Fords across the county have been closed following heavy rainfall.
Worcestershire County Council's highways and travel team has urged people not to attempt to cross fords.
This comes following heavy rainfall in the area, which has left water levels much higher than usual.
Shell Ford in Earl's Common near Droitwich and Walcot Ford in Drakes Broughton have both been closed.
⚠️ Shell Ford, Earl's Common & Walcott Ford, Drakes Broughton remain closed - do not attempt to cross
You can view live @farsondigital water cams here:
Shell Ford: https://t.co/wMV2mdOWHu
Walcott Ford: https://t.co/Ye8OspBGOh pic.twitter.com/fi8YtFtnPN
— Worcs Highways & Travel (@WorcsTravel) November 24, 2022
Last month, two vehicles ended up submerged in the Drakes Broughton ford following flash floods.
A van became the second vehicle of the day, October 26, to end up in the water after somebody removed a 'road closed' sign.
The incident prompted the county council to send out a warning.
A spokesperson from the highways and travel team said: "Despite our warnings and the road being closed, barriers have today been moved and another vehicle has ended up stranded in Walcot Ford, Drakes Broughton.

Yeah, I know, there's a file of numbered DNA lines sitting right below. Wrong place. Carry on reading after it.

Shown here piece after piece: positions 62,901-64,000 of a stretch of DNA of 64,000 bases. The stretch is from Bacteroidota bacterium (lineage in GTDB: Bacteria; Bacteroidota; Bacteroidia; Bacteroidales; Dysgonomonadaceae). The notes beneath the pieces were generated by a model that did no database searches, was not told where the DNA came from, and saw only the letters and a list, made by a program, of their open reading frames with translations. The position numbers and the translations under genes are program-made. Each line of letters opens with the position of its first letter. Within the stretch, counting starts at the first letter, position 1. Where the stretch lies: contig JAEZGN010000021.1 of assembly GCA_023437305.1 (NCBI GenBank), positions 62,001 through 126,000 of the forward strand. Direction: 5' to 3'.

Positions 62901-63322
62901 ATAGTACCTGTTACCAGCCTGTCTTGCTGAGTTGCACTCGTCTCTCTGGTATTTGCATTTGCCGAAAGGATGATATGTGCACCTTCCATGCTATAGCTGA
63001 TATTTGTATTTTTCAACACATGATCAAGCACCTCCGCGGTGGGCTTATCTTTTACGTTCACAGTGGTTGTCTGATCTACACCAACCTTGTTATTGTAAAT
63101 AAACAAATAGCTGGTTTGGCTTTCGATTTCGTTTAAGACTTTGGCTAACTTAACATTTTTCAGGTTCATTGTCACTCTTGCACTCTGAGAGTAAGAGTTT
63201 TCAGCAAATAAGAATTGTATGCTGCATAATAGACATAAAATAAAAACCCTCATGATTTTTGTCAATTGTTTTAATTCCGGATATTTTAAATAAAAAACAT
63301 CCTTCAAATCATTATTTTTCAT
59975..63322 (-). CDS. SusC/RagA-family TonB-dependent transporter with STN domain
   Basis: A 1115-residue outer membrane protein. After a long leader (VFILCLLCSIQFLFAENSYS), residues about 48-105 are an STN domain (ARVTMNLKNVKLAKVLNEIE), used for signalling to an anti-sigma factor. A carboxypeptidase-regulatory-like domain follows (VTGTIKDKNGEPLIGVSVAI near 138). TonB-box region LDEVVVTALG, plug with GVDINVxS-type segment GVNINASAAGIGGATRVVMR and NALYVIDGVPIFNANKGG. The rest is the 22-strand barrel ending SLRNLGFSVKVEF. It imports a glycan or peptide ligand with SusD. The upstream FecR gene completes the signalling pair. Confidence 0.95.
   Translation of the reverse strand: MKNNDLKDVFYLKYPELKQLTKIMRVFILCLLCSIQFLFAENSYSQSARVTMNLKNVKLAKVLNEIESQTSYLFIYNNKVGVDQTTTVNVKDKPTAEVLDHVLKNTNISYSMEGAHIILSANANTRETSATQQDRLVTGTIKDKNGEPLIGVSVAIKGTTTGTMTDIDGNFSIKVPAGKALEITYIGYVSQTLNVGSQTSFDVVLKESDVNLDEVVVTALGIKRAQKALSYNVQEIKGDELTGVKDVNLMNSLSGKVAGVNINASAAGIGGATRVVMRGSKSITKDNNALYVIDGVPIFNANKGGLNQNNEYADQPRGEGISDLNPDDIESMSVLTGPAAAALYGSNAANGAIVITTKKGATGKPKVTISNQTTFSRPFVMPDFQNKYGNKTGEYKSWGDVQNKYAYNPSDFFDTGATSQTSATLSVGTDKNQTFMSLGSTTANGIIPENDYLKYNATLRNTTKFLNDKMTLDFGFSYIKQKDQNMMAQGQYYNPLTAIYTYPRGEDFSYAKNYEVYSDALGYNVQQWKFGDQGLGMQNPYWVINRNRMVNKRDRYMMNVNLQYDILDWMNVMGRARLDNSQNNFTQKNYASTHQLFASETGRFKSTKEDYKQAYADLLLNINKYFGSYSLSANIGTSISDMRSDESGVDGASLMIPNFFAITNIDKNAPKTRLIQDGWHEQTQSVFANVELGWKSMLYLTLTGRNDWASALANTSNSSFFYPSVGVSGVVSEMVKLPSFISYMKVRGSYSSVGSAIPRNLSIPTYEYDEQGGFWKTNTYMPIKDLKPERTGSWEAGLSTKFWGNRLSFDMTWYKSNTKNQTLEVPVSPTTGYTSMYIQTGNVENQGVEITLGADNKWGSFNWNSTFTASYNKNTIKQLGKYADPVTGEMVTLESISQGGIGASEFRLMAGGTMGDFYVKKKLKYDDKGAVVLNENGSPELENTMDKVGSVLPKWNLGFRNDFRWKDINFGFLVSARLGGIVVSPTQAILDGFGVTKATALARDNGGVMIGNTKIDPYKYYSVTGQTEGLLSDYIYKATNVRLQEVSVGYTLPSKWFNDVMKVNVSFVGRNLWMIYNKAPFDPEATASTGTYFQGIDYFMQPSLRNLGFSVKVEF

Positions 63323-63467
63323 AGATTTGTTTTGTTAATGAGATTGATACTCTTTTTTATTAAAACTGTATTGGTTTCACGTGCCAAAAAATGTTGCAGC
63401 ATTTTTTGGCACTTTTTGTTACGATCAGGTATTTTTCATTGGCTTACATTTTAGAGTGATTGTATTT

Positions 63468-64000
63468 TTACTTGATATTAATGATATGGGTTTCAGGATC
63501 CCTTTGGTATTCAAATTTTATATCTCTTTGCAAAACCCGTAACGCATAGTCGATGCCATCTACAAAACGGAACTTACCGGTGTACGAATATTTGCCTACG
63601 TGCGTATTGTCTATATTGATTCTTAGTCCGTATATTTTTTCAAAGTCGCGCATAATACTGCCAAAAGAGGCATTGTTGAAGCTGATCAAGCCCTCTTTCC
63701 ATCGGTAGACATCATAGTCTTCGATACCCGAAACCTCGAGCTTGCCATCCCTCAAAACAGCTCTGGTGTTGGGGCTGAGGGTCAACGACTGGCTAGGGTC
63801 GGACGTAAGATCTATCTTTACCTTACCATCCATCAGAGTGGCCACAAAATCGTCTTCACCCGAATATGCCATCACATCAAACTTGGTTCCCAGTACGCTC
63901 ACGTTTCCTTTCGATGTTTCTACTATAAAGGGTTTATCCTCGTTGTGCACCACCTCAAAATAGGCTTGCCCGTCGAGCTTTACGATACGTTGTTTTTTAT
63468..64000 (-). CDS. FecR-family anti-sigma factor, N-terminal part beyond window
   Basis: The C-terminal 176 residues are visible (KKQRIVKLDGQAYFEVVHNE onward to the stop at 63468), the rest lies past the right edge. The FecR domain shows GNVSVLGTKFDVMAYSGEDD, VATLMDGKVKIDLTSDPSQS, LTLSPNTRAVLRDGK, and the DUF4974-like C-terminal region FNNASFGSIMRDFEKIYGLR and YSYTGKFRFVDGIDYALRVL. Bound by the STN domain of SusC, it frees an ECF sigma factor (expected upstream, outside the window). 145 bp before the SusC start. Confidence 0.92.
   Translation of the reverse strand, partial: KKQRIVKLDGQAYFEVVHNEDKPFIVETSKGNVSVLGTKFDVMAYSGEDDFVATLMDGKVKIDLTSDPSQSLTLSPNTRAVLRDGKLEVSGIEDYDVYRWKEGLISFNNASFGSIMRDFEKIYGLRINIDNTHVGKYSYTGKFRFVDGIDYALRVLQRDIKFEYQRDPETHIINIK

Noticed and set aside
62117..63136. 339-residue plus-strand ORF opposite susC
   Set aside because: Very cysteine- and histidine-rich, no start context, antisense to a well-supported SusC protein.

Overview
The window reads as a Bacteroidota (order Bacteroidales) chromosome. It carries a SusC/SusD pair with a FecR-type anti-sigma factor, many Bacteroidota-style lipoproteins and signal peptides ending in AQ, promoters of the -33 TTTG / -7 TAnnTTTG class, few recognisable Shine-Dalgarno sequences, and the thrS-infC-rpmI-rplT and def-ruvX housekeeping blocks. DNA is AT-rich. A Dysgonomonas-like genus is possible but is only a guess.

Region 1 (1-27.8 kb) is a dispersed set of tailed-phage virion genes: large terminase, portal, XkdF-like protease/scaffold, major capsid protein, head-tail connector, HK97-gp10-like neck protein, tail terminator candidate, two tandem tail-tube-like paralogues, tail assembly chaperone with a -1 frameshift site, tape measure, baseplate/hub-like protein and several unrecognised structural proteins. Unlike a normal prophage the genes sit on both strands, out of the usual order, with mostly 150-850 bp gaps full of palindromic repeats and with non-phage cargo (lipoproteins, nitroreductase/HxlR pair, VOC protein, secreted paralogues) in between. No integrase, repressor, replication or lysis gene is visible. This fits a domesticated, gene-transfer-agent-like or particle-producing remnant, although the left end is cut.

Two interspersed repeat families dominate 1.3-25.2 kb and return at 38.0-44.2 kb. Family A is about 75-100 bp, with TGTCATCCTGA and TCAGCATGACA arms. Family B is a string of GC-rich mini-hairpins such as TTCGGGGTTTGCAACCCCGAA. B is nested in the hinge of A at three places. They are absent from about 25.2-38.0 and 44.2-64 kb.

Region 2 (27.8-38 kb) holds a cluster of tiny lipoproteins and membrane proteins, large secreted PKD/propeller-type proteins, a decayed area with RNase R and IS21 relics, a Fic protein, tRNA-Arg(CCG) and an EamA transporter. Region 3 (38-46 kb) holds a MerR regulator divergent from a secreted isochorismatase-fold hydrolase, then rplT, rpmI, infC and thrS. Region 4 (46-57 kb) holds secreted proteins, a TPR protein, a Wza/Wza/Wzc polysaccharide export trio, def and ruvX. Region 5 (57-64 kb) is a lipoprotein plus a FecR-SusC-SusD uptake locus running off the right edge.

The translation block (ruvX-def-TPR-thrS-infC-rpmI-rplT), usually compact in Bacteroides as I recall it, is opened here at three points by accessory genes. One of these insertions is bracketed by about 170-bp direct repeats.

"Road closed signs are there for a reason - do not move or drive past signs and risk your life and others!"
The ford has proved fatal in the past.
In June 2007, 68-year-old Eric Dickinson was killed when his car was swept away by floodwaters at Walcot Ford.
He was described as a man who always gave his time to other people, working as a county court judge for 23 years and a solicitor with Harrison Clark.
Mr Dickinson's body was found, along with his car, under four-and-a-half metres of water downstream of the swollen ford.
His widow reported him missing after he called her from his mobile phone to tell her he was being dragged off the road by the water.
A rescue team that included local police officers, search dogs, a police helicopter and South Wales Police underwater diving team temporarily stopped searching for Mr Dickinson and his Volvo V70 estate that evening but began again at 8am the following day.